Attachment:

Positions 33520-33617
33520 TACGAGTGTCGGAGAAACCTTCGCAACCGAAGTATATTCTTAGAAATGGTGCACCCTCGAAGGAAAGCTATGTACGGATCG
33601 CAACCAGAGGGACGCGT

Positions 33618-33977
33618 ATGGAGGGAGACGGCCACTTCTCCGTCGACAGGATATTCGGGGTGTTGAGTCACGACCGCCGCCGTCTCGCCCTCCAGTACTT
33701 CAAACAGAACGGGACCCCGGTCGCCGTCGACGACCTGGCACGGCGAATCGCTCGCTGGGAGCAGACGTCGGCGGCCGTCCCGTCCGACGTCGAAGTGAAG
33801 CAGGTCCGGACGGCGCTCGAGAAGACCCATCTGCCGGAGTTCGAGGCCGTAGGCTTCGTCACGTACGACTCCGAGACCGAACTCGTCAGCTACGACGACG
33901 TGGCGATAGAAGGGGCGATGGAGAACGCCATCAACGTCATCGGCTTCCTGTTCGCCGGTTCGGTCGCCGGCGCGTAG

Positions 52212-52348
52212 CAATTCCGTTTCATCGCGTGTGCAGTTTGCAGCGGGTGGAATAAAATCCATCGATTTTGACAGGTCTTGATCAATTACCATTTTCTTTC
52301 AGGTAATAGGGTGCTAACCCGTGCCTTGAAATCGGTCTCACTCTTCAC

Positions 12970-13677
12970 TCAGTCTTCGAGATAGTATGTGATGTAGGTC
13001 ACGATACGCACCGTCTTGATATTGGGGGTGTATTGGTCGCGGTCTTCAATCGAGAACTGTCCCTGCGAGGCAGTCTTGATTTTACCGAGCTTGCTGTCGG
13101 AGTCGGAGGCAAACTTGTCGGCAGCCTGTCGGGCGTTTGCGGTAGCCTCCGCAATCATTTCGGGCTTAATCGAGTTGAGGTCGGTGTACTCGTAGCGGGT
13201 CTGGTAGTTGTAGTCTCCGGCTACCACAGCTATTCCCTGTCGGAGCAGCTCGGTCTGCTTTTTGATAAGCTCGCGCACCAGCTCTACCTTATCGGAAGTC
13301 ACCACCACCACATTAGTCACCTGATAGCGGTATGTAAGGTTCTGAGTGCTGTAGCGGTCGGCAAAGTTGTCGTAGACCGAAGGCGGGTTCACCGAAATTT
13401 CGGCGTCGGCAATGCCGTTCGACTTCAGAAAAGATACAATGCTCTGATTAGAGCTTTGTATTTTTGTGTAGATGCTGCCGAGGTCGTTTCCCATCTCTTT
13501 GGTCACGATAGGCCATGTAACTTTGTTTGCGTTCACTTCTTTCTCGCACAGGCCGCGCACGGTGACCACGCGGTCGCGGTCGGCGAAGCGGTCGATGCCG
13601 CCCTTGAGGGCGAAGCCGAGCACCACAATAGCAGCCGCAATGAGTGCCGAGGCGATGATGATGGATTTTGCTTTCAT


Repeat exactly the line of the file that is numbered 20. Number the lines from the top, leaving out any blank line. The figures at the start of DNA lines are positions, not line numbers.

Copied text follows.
13601 CCCTTGAGGGCGAAGCCGAGCACCACAATAGCAGCCGCAATGAGTGCCGAGGCGATGATGATGGATTTTGCTTTCAT